Thursday February 22, 2018
Editorial Cartoon by Graeme MacKay, The Hamilton Spectator – Editorial Cartoon by Graeme MacKay, The Hamilton Spectator – Thursday February 22, 2018
How Justin Trudeau NEVER misses an opportunity to don traditional attire
Dressed head to toe in robes of gold, then red, then white – Justin Trudeau has certainly cut a distinctive figure during his first three days in India.
Indeed, the Canadian Prime Minister seems to have made a point of dressing like a local during his debut visit to the country as leader.
But he also has a history of donning traditional robes at home, especially to honor special dates in the Indian calendar.
As far back as 2012, Trudeau attended the premiere of Midnight’s Children – based on the book about Indian independence written by Salman Rushdie – dressed in a white sherwani robe.
Screening at the Toronto International Film Festival, Trudeau was only a member of parliament when he attended along with wife Sophie Gregoire, who opted for a navy blue halter gown.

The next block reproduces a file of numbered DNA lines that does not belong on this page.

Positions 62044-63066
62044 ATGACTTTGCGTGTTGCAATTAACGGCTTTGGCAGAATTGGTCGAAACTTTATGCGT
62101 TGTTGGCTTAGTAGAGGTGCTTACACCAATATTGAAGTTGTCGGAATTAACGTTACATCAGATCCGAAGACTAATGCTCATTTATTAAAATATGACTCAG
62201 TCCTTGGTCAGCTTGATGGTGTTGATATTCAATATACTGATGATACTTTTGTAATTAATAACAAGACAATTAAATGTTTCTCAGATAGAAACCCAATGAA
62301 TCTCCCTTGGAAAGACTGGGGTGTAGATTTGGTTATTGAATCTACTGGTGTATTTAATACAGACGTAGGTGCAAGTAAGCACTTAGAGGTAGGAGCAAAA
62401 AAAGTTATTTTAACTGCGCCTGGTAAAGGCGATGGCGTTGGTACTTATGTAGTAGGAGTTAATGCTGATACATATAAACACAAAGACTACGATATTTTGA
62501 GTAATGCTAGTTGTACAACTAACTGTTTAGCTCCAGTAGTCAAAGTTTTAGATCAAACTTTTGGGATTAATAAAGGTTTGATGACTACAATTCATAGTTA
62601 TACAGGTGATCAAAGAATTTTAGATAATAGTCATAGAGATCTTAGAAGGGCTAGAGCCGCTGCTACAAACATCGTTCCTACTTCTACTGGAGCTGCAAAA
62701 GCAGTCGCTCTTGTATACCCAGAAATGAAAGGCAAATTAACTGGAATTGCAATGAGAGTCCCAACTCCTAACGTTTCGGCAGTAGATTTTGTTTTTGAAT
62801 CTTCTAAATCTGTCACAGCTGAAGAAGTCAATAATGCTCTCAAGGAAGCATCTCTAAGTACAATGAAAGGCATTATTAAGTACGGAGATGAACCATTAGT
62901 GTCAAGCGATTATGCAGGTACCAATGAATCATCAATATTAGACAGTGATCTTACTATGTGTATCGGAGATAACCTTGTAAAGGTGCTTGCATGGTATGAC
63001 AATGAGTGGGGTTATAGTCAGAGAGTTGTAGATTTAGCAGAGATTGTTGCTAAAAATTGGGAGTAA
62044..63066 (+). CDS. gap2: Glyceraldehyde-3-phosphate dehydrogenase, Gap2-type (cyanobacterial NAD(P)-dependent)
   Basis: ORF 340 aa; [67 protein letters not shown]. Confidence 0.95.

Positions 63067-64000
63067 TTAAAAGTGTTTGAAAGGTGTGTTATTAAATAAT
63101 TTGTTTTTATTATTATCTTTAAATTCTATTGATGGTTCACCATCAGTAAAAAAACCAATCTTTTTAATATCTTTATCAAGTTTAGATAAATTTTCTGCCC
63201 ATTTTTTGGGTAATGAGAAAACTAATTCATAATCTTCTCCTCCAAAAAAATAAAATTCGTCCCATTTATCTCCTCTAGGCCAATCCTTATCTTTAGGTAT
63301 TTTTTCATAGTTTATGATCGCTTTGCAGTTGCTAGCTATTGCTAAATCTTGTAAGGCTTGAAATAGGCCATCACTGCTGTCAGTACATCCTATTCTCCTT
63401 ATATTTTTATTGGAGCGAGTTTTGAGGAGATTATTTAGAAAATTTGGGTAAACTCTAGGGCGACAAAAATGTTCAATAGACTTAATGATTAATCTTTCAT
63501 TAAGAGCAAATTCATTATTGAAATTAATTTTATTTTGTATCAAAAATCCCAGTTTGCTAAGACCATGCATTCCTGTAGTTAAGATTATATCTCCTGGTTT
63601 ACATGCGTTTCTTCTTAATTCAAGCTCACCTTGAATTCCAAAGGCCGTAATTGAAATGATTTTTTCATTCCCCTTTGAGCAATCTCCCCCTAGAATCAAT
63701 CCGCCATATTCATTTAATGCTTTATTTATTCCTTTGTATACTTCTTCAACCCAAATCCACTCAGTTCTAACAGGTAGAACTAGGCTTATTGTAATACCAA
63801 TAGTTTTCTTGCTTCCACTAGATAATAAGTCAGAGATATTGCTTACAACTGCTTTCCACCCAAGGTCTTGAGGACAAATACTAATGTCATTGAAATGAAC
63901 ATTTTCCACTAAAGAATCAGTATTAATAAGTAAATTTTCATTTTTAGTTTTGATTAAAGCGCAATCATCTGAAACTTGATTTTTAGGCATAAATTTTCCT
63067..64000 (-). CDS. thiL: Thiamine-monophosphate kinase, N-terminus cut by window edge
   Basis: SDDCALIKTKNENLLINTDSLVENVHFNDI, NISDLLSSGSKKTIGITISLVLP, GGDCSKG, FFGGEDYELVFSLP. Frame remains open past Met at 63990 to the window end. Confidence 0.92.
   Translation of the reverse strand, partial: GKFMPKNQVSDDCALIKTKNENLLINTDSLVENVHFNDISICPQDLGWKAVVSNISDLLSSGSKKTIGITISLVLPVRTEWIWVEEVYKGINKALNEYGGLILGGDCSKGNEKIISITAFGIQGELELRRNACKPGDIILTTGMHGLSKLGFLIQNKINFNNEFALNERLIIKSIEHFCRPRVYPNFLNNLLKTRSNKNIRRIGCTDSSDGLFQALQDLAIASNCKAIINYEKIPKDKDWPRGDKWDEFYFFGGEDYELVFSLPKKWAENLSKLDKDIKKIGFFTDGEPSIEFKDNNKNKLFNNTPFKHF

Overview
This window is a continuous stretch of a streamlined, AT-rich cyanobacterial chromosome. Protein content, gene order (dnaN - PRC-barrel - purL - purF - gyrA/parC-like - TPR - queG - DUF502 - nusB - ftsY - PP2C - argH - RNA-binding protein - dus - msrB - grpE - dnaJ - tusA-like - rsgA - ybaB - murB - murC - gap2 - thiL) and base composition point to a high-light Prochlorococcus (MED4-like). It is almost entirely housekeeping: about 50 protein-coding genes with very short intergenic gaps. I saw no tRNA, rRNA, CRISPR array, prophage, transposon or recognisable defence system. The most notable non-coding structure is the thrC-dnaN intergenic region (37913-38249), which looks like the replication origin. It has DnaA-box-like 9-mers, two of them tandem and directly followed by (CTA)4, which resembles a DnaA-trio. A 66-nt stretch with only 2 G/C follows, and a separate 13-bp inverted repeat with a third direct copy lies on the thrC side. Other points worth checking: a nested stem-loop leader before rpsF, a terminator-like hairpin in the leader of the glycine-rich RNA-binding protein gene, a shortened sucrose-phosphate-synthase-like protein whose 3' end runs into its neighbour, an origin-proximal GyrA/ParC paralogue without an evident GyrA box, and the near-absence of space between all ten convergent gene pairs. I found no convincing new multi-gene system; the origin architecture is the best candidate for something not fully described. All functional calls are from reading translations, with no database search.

Twice last year he also marked important dates in the Indian calendar while dressed for the occasion.
In August he stepped out wearing a kurta – which literally translates from its Persian origins as ‘a collarless shirt’ – in order to celebrate Indian Independence Day.
Then again in October he donned a dark black sherwani – a heavy, more formal robe usually worn over the top of a kurta – to mark Diwali.
Although on that occasion he drew the ire of many Hindus by tweeting the image along with the caption ‘Dewali Mubarak!’
Mubarak as an Arabic word which means ‘blessed’ and is not used as a greeting by the majority of the Hindu religion.
In January this year, Trudeau was again dressed up to celebrate Thai Pongal, the harvest festival of the Tamil people, in Scarborough.
Trudeau has also routinely celebrates vaisakhi, a Sikh harvest festival, and often does so in traditional robes.
In 2013 he took to the streets of Vancouver in an emerald green jacket with a white cap covering his head, in a nod to the traditional Sikh turban. (Continued: Daily Mail)